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Todd Lee Kinnamon v. E. Hamilton

April 19, 2013

TODD LEE KINNAMON, PLAINTIFF,
v.
E. HAMILTON, ET AL., DEFENDANTS.



The opinion of the court was delivered by: Jennifer L. Thurston United States Magistrate Judge

ORDER DISMISSING THE FIRST AMENDED COMPLAINT WITH LEAVE TO AMEND (Doc. 6)

Plaintiff Todd Lee Kinnamon ("Plaintiff") is a state prisoner proceeding pro se and in forma pauperis with a civil rights action pursuant to 42 U.S.C. § 1983. (Docs. 4, 6). On January 18, 2013, the Court dismissed Plaintiff's original complaint (Doc. 1), but granted Plaintiff 21 days to file an amended complaint. (Doc. 5). Plaintiff timely filed his first amended complaint on January 31, 2013. (Doc. 6).

As required, the Court now screens Plaintiff's first amended complaint. For the reasons set forth below, Plaintiff's first amended complaint is DISMISSED and with leave to amend.

I. SCREENING REQUIREMENT

Under 28 U.S.C. § 1915(e)(2)(B), the Court must dismiss a case in which the plaintiff proceeds in forma pauperis if the court determines that the case "fails to state a claim on which relief may be granted" or is "frivolous." A claim is frivolous "when the facts alleged rise to the level of the irrational or the wholly incredible, whether or not there are judicially noticeable facts available to 2 contradict them." Denton v. Hernandez, 504 U.S. 25, 32-33 (1992). 3

II. PLEADING STANDARDS

A. Federal Rule of Civil Procedure 8(a)

"Pro se documents are to be liberally construed" and "'must be held to 'less stringent standards 6 than formal pleadings drafted by lawyers.'" Estelle v. Gamble, 429 U.S. 97, 106 (1976) (quoting 7

Haines v. Kerner, 404 U.S. 519, 520-21 (1972)). "[They] can only be dismissed for failure to state a 8 claim if it appears 'beyond doubt that the plaintiff can prove no set of facts in support of his claim 9 which would entitle him to relief.'" (Id.) Under Federal Rule of Civil Procedure 8(a), "[a] pleading that states a claim for relief must contain: (1) a short and plaint statement of the grounds for the court's jurisdiction, . . . ; (2) a short and plain statement of the claim showing that the pleader is entitled to relief; and (3) a demand for the relief sought." Fed. R. Civ. P. 8(a). Each allegation must be simple, concise, and direct. Fed. R. Civ. P. 8(d)(1). While a complaint "does not need detailed factual allegations, a plaintiff's obligation to provide the 'grounds' of his entitlement to relief requires more than labels and conclusions, and a formulaic recitation of the elements of a cause of action will not do." Bell Atl. Corp. v. Twombly, 550 U.S. 544, 555-56 (2007) (internal quotation marks and citations omitted).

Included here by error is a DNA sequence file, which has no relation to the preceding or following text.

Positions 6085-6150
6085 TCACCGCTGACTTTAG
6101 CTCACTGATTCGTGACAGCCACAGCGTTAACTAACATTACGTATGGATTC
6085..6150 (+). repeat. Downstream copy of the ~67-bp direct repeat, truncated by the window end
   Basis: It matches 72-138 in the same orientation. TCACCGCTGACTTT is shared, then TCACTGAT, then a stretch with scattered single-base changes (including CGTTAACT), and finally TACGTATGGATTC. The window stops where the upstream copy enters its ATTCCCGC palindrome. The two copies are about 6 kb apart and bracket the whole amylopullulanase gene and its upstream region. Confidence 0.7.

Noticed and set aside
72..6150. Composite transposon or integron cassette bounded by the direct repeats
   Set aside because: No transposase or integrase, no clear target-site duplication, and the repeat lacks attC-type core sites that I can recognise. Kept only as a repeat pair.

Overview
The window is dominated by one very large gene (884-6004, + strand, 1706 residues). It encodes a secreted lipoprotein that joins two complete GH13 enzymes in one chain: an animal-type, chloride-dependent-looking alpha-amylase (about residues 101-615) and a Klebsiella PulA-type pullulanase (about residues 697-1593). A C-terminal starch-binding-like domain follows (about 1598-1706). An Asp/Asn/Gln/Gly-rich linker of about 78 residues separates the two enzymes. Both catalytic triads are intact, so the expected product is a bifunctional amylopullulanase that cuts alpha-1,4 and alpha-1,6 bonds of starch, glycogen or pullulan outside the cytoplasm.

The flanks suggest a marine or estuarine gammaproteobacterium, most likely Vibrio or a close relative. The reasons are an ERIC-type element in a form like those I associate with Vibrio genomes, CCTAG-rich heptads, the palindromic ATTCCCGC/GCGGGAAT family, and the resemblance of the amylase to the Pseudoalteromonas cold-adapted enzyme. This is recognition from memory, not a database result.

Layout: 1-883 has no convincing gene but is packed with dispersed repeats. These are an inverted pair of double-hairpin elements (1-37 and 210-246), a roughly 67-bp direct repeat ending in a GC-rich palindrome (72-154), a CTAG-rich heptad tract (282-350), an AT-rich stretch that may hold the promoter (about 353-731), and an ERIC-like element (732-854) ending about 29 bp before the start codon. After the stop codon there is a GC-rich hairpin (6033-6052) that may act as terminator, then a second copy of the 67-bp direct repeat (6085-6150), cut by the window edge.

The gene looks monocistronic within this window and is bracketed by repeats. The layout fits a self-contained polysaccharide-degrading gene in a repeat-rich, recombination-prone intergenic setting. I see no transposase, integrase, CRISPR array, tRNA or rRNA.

In analyzing a pleading, the Court sets conclusory factual allegations aside, accepts all nonconclusory factual allegations as true, and determines whether those non-conclusory factual allegations accepted as true state a claim for relief that is plausible on its face. Ashcroft v. Iqbal, 129 S. Ct. 1937, 1949-52 (2009). "The plausibility standard is not akin to a probability requirement, but it asks for more than a sheer possibility that a defendant has acted unlawfully." Id. at 1949 (internal quotation marks and citation omitted). In determining plausibility, the Court is permitted "to draw on its judicial experience and common sense." Id. at 1950.

B. 42 U.S.C. § 1983

In order to sustain a cause of action under 42 U.S.C. § 1983, a plaintiff must show (i) that he suffered a violation of rights protected by the Constitution or created by federal statute, and (ii) that the violation was proximately caused by a person acting under color of state law. See Crumpton v. Gates, 947 F.2d 1418, 1420 (9th Cir. 1991). The causation requirement of § 1983 is satisfied only if a 2 plaintiff demonstrates that a defendant did an affirmative act, participated in another's affirmative act, 3 or omitted to perform an act which he was legally required to do that caused the deprivation 4 complained of. Arnold v. IBM, 637 F.2d 1350, 1355 (9th Cir. 1981) (quoting Johnson v. Duffy, 588 5 F.2d 740, 743-44 (9th Cir. 1978)). 6

III. COMPLAINT

Plaintiff was incarcerated at Corcoran State Prison located in Corcoran, California, at all times 8 relevant to his first amended complaint. (Doc. 6 at 3). ...


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